As an editor for three different magazines related to the plastics processing industry, I receive a lot of press releases from companies wishing to share news. On an average day, I would guess 40-60 emails hit my inbox, announcing everything from new websites to facility expansions. The most common, however, and the ones that give me a strong sense of where the industry is headed, are equipment installations and hiring announcements.
Over the last year, all-electric injection molding machines have dominated the installation announcements, but I’ve also seen several companies branching out into 3D printing. At this point, those companies are planning to use the equipment for prototyping purposes, but some are beginning to focus on small-scale production opportunities, too. Some processors are bringing additional tool building capabilities in-house, but that has been rare (or not reported via press releases). More common has been expansion into secondary services, such as ultrasonic or laser welding, digital inkjet decorating and laser marking.
Also common has been an uptick in hiring of sales staff. I have not seen a corresponding increase in the number of customer service/account management positions, so my guess is that processing companies actively are seeking to expand capacity, but haven’t yet seen a return that has pushed account management beyond its current capabilities.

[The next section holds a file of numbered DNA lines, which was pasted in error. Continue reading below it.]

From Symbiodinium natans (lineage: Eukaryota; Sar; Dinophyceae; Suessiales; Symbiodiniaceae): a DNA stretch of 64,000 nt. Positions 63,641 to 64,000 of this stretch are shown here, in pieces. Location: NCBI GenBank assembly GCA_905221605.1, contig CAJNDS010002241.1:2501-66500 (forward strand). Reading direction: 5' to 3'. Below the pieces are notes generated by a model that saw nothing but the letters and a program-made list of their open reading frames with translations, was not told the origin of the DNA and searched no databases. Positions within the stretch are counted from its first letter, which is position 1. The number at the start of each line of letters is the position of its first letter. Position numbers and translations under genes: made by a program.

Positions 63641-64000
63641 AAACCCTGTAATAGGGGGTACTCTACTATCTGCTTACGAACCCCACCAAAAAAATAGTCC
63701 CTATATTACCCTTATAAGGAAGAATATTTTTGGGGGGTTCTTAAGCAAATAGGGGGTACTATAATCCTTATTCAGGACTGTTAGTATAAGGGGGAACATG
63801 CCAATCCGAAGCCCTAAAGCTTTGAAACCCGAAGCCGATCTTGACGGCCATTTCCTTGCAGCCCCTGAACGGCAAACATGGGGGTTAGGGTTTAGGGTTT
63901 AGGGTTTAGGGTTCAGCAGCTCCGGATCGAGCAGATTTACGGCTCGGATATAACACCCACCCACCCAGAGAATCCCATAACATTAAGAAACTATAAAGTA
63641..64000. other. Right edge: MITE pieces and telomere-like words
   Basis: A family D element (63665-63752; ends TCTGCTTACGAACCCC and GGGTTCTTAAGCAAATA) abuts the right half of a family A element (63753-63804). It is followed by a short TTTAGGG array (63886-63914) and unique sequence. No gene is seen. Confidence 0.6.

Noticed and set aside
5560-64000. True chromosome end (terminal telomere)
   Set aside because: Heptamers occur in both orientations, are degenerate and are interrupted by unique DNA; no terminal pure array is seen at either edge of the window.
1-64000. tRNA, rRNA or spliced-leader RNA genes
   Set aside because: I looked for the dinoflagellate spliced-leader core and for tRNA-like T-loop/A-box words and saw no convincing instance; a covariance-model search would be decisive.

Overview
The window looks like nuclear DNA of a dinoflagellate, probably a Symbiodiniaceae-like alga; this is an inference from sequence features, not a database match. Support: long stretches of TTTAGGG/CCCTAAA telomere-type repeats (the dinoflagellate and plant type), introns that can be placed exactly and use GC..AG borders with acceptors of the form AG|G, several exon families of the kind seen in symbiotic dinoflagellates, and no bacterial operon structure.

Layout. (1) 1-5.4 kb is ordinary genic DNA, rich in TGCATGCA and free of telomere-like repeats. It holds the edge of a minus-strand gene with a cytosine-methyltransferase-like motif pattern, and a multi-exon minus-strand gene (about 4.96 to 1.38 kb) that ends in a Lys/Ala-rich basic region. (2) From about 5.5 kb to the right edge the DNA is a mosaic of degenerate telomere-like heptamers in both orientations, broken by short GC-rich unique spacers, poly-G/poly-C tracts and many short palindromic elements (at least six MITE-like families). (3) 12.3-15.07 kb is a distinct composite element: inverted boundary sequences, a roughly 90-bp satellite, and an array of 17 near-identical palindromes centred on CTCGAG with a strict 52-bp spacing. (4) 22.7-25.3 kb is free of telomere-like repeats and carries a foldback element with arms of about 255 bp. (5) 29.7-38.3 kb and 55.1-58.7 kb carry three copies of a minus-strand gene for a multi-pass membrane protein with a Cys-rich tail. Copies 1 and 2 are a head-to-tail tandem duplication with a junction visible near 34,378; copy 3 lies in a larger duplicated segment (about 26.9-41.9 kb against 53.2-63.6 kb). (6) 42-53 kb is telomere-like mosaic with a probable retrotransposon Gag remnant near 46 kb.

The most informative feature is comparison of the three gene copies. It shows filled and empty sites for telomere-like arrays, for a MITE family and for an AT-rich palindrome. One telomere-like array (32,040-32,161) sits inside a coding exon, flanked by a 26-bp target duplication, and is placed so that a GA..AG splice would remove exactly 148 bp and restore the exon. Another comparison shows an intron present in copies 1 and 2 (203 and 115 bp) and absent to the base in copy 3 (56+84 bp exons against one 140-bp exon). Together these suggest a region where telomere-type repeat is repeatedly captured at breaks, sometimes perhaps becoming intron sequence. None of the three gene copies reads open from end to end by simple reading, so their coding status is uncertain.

Now, this isn’t a scientific assessment of the industry by any means, but I find it interesting nonetheless.
On May 20, The US House of Representatives passed H.R. 880, the American Research & Competitiveness Act of 2015, by a vote of 274-145.
H.R. 880 makes permanent the Alternative Simplified Credit (ASC) for calculating the Credit for Increasing Research Activities, and it increase the ASC credit amount to 20 percent of the research expenditures that exceed 50 percent of the average research expenditures for the prior three tax years.
In addition, the bill revives and makes permanent the 2010 tax provision that allows eligible small businesses to offset the Alternative Minimum Tax (AMT).
When it came time to list my goals for 2015, there were all sorts of ways for me to write them. For one, in particular, I could have gone hog-wild:
- Find new sources of editorial content.
- Explore and enlist additional resources for articles.
- Reach out to industry experts on critical topics.
The college football season has one game remaining, and the professionals are narrowing the field on approach to the Super Bowl. Teams don’t make it to the pinnacle games without a significant investment in personnel, equipment and training. And, when an investment is made, results are expected.
With expectations so high, what are the pathways to success? And, how do the lessons taught on a football field apply to those of us in the business world? Continue reading
On Dec. 16, 2014, in the last vote of the 113th Congress, the U.S. Senate passed H.R. 5771, the Tax Increase Prevention Act of 2014, commonly known as “Extenders.” The Senate passage of the Extender legislation paved the way for President Obama’s signature, which he gave just three days later.